Which, it turns out, isn’t undrinkable at all…

Capital to Capital: Across Armenia to Tbilisi

This update is a little later than originally intended.  This is not due to any unfortunate mishaps, mechanical disasters, or internet access issues.

It’s simply down to nostalgia and Georgian wine.  Which is entirely unavoidable here in Tbilisi.

Hold on a minute, though.  I’ve just skipped blithely on to another country.  You thought I was in Armenia.  I’d better rewind a little…

It turns out that Armenia has three features which are hard to miss.  Firstly, it’s small.  I’ve just ridden pretty much right across it in two-and-a-half days.  Second, it’s absolutely beautiful, as you’ll hopefully agree from the pictures.  And third, it’s a little bit hilly.

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As soon as you turn north in Yerevan city centre, you start climbing.  There’s no avoiding it, whichever road you choose.  To get to Georgia, you have to cross the southern Caucasus.  You can get an idea of the climbing involved from the picture above; the TV tower poking over the near horizon is massive, and perched on a hill above the city centre.  So the city is a long way down from where this picture was shot.

You might also have noticed the giant volcano in the background.  That’s Mount Ararat (where Noah allegedly parked his ark).  The Armenians love Mount Ararat, and there are hotels, cognac, and all sorts of products named after it.  The slight downside is that, although the town of Ararat is in Armenia, the mountain is now in Turkey.  This is one of several reasons that the two countries don’t get on too well.

Regional politics were not the biggest issue on my radar on Sunday, though, as I laboured uphill out of town.  Yerevan sits at an altitude of about 1000 metres, so the air’s already a little thinner that one would like.  And the day’s ride would take me up past the huge lake at Sevan, which is another 900 metres higher.  I was gasping a little bit, I must admit.

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Still, the big benefit of climbing hills is that the scenery is generally a little more interesting than on flatter ground.  And Armenia is pretty stunning all the way from Yerevan to the Georgian border.  Wiggling through narrow gorges and straining over passes was a fantastic change after the flat lands of the last few months.

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By Monday lunchtime, I was over my second significant pass (above), and dropping in to the town of Vanadzor.  With the exception of a few minor rises around river bends, it’s about 80 kms of generally downhill road from there, all the way to Georgia.

That’s not quite as easy as it sounds, mind you.  There are a handful of scary tunnels (think pitch black with potholes and trucks), and a few rough-ish patches of road.  And Armenian dogs are the most enthusiastic bike chasers that I’ve yet had the displeasure of running away from.  But to be honest, it was a blast, essentially just dropping down one long, stunning gorge for hours.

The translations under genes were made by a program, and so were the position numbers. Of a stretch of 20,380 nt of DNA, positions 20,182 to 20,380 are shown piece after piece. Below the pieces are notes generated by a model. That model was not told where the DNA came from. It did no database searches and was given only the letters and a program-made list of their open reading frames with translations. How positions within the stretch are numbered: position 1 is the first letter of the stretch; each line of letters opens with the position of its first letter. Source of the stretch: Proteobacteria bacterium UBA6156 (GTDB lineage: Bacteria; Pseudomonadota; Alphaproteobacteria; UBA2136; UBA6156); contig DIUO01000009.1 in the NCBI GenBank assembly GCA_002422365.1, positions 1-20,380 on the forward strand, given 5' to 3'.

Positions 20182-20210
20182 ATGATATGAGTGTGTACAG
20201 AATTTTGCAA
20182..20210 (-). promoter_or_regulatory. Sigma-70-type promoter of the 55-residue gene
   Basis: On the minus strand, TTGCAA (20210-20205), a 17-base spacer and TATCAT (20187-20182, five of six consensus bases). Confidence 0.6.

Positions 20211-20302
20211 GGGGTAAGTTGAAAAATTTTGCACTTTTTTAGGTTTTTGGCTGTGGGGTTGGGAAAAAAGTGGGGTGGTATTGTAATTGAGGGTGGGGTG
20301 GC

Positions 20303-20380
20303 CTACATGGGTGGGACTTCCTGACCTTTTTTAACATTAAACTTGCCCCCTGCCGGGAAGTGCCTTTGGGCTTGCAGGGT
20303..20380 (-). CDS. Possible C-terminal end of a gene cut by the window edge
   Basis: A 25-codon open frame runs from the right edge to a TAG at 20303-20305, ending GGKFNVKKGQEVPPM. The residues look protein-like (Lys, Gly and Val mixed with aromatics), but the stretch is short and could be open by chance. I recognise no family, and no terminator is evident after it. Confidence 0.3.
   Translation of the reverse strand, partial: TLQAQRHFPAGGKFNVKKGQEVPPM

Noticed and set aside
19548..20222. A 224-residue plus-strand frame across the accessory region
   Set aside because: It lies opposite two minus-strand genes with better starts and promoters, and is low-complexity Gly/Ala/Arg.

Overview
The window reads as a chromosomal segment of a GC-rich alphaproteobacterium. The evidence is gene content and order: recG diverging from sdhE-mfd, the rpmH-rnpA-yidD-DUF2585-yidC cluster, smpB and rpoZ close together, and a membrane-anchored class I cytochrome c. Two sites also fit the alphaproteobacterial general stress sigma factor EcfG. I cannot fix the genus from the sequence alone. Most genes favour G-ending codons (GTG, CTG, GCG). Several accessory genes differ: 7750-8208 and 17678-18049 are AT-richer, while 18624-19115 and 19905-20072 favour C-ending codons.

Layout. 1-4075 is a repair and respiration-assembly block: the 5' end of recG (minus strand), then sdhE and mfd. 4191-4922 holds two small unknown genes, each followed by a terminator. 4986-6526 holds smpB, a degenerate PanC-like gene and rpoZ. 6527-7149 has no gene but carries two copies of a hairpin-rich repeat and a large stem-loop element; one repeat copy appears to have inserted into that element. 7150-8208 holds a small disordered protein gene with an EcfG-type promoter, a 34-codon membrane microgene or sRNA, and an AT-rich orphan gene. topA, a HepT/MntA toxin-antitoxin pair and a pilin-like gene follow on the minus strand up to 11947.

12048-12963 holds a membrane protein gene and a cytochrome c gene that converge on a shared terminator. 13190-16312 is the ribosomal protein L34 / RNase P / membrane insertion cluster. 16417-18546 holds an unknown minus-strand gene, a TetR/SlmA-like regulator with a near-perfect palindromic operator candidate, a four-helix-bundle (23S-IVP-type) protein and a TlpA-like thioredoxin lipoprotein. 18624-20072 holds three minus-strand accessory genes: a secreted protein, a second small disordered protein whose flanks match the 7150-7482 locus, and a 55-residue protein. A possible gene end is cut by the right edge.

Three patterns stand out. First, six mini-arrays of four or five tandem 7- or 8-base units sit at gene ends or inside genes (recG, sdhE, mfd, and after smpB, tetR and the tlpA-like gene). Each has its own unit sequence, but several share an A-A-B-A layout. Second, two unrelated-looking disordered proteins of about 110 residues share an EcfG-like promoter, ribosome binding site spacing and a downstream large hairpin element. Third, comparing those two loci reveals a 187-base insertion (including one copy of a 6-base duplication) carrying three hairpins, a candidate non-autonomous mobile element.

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My last night in Armenia was where the blog update procrastination really kicked in.  I stayed at a little B&B in Alaverdi, about 40 kms from the Georgian border.  It was a really nice, family-run place, and they made their own wine.  Of course, not to try would be to offend, wouldn’t it?

A few glasses later, and writing anything was off the agenda.  And my journey to Tbilisi yesterday (Tuesday) also got off to a remarkably sluggish start.  There’s a lesson in there, somewhere…

Still, start I eventually did, and enjoyed a relaxing run down to yet another astonishingly easy-going international border.  The Armenian immigration guy had a quick chat, the Georgian just stamped my passport and waved me through.  Maybe a minute of formalities all told (plus a three or four minute ride between border posts), and I was rolling into country number 22.

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I was looking forward to Georgia, although I’ve never been here before.  Long, long ago, when I was in Russia as a student, I kind of fell in love with Georgian food (and also, their sweet and dangerously alcoholic red wine).  Although I’d seen an increasing amount of Georgian restaurants in Armenia, I was going to hold off until I got to Tbilisi, for the full, authentic nostalgia experience.

It wasn’t a hard run from the border, despite a last-minute headwind whistling down the valley as I entered town, and first impressions of the Georgian capital are really quite good.  Entering from my direction, you run along the river, with cliffs, old churches and fortresses overlooking the road.  Apart from the mildly aggressive traffic, it seemed like my expectations were going to be met in full.

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Having found my accommodation, I ran into an Irishman and an Australian who were about to head out for dinner (if anyone’s got any Englishman, Irishman and Australian jokes, let me know).  This, fairly predictably, meant that I consumed a colossal amount of Georgian food, topped up with the obligatory dose of red.  So a blog update was once again out of the question, and a late night round of talking rubbish was inevitable.  And quite enjoyable.

I had a sore head this morning.  Poor me.

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And so, today (Wednesday) was restricted to a slightly tentative exploration of Tbilisi.  Thankfully, I’m right in the middle of the old town here, so there wasn’t too much walking involved between either sights or strong coffee.

As with so much of the Caucasus region, there’s a lot of history here, from churches to monasteries to castles, to impressive city squares.  There’s also a cable car, which was an especially handy addition, given my fragile condition.  The views of the city from the top are really quite impressive.  Although they do remind you that the hills certainly aren’t over yet.